I spoke with the JE doodz specifically on this. In their experience, using 2618 instead of 4032 doesn't manifest itself as wear, just noise (piston slap) during cold operation. Also not talking huge differences in clearance here -- 2618 wants 0.001 to 0.0015" more clearance than 4032 in pistons this size.

Historically, the slap noise really has been the biggest driving factor on whether to use 2618 or not, and that's why they designed the FSR forging to accomodate pin offset if so desired. Pin offset essentially preloads the major thrust side skirt so that it doesn't rock over and slap. The tradeoff to pin offset is a bit more side loading.

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What design considerations were made wrt oil control with the factory oil squirters?
Quote:
Originally Posted by TravisR View Post
The biggest thing is you lose oil control when the gudgeon pin intersects the oil control groove like that.
Pin in groove shouldn't affect oil control. In the cases where this is observed it is possibly because said piston also has very short compression height, which makes the oil control ring's job harder esp if ptw clearance is on the large side.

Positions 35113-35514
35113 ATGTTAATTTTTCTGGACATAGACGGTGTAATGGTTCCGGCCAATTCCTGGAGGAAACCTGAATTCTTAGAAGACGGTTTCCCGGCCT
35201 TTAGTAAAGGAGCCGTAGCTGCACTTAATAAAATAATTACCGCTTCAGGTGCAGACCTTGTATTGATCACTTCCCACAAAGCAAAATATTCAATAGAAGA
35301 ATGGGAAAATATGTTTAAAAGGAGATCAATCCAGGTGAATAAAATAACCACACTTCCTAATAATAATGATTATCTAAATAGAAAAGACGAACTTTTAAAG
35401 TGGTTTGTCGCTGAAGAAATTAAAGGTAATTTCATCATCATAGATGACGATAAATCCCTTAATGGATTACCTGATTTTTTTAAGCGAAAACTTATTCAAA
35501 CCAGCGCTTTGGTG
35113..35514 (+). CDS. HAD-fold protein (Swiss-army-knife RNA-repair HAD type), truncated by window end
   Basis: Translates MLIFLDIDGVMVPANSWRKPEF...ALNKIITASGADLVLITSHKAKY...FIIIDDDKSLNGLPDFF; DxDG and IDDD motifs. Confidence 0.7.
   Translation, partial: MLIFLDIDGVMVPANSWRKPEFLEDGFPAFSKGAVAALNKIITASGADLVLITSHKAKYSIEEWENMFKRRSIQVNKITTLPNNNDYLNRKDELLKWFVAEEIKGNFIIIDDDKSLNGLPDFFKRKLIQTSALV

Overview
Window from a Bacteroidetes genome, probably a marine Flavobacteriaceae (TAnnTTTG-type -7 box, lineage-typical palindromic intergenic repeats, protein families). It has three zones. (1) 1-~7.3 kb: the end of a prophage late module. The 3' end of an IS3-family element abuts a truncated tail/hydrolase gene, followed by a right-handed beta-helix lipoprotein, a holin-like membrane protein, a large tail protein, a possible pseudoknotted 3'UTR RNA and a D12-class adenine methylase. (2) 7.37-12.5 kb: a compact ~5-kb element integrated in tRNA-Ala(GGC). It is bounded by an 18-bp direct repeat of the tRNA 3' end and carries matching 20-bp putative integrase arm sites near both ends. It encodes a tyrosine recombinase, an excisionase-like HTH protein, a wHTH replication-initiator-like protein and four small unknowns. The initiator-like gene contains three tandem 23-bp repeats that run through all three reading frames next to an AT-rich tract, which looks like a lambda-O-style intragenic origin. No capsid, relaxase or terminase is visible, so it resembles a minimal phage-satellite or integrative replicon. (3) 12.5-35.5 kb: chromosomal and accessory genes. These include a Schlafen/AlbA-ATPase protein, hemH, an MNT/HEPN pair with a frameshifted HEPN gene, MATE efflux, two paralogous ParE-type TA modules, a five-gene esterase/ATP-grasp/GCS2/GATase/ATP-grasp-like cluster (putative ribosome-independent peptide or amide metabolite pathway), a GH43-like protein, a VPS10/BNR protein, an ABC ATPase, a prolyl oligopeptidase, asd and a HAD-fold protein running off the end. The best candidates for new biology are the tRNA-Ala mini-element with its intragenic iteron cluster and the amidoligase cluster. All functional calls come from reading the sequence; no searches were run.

Last edited by JKav; 03-01-2012 at 07:24 PM.
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Old 03-01-2012, 08:52 PM   #53
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The only reason I said that I said is because of my experience with 347 V8 Ford strokers. Every kit that intersected the oiling groove burnt oil. Every kit that didn't controlled the oil. This is the actual reason FM has you delete the oil squirters. The additional oil is not able to be controlled by a compromised oil groove.

Quote:
The belief that every stroker engine uses oil is a myth. There are several factors to consider when building an engine in order to have proper oil control. But it's especially critical with stroker engines where the lower oil ring is in the wristpin hole.

Read more: http://www.mustang50magazine.com/tec...#ixzz1nuqA0HSN
Its well known within the V8 community that compromising that ring groove makes life hard.

And consequently the deletion of the oil squirters increase piston temperature and decrease piston life. The same 2618 alloy at 600*F has just 2030 psi of yield strength. While that same piston at 300*F has 49000 psi of yield strength (a 96% reduction in strength in just 300*F of change). Now considering combustion temperatures can easily exceed 1500F in these high output combos you need every bit of help you can get to maintain the strength of the aluminum in the pistons.